“And, Thou, Lord, in the beginning hast laid the foundation of the earth; and the heavens are the works of thine hands: They shall perish; but thou remainest; and they all shall wax old as doth a garment; And as a vesture shalt thou fold them up, and they shall be changed: but thou art the same, and thy years shall not fail.”

This beautiful set of verses, taken from Hebrews 1:10-12, is a tremendous statement taken from Psalm 102:25-27. Both passages teach what God the Father is saying to God the Son: that He (Jesus Christ) is God incarnate and thus the Creator of all things.

God the Father moves ahead in time as He speaks of the heavens and earth being folded up and changed as a vesture. He addresses Jesus Christ in Hebrews 1:8: “But unto the Son he saith, ‘Thy throne, O God, is for ever and ever: a scepter of righteousness is the scepter of thy kingdom.” The word “scepter” denotes “royalty and authority,” says Noah Webster in his 1828 English Language Dictionary. Bible inspiration carries us over the years to the knowledge that “thou (Christ) remainest … and “thou art the same, and thy years shall not fail” (Hebrews 1:11-12).

Many other Bible verses lend us the blessed assurance that, although Satan is currently the prince of early powers, that will all change one triumphant day when Christ resumes His governorship as “The mighty God, the everlasting Father, the Prince of Peace” (Isaiah 9:6).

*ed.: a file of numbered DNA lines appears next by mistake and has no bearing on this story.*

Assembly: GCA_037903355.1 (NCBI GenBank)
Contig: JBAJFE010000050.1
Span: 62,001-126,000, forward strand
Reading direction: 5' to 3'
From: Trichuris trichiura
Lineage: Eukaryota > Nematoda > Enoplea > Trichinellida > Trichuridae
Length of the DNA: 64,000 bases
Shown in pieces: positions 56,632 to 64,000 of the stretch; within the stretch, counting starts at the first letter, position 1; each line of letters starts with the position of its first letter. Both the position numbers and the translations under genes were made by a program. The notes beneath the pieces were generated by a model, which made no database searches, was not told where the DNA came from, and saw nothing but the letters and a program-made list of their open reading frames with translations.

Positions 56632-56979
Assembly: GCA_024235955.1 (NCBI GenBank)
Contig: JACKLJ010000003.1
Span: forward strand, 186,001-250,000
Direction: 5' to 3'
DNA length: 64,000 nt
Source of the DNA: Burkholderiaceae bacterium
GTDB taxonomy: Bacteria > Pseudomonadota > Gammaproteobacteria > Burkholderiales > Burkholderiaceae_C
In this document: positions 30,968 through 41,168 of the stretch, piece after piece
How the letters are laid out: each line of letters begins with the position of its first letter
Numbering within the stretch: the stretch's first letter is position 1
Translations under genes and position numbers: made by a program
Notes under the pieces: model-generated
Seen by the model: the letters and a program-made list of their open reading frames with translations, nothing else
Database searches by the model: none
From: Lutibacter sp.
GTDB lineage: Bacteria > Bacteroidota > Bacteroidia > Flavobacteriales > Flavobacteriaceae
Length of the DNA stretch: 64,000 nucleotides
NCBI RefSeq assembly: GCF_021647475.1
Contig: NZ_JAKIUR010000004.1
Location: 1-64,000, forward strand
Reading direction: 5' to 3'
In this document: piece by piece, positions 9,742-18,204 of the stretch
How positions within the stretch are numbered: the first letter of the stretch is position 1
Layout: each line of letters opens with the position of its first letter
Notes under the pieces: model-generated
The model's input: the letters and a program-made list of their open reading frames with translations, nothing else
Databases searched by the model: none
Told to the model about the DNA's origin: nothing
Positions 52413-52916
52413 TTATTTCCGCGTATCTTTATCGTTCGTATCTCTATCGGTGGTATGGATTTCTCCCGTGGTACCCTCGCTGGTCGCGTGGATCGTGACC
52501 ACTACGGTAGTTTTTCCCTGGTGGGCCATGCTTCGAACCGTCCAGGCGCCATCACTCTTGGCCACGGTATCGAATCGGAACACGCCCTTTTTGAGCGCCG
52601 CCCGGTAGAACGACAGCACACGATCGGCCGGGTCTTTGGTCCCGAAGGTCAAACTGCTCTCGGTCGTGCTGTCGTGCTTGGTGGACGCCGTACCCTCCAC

The occasion of a new year’s arrival is that of folding away the past one and tucking it back into the dresser drawer of remembrance. As days multiply into decades, we think more of how blessed we are to have been given time to make business right with God and man. The last year was like all the others before it – tarnished with some regrets and yet beautiful in that it was God-given in its potential perfections.

We are quite familiar with the law of all things on this old earth – that of decay, disorganization and death. Paul the apostle wrote in Romans 8:22: “For we know that the whole creation groaneth and travaileth in pain together until now.” We get up each day and try again valiantly to face our challenges and circumstances.

The difficult obstacles come often from ourselves and the ones who are nearest and dearest. It all become nearly futile when we engage the enemy without our being on God’s side. Everybody seems to be “against us,” and everything is made so much more complicated and difficult. Without the world view that the Bible affords, life seems not to have real value and indeed becomes merely a contest to get all we can and to think little of those we hurt in the process.

No serious follower of Jesus Christ has regretted his or her decision to put the Savior first in life. All things in 2017 were not good – for any person, family, community or nation. The ones “who are the called according to his purpose,” however, do “know that all things work together for good to them that love God” (Romans 8:28).

It is not the circumstances of life, but rather how they can work together, that carries the value. We are so trained to expect all things to be fun and good for us personally that we can hardly tolerate life when it does not quickly come about to our liking. This is just one of the thousands of reasons that faith in Christ is so valuable – yea, imperative – for each one of us. When we implore God to take us in as His child through faith in His Son, we are given a completely new perspective and attitude.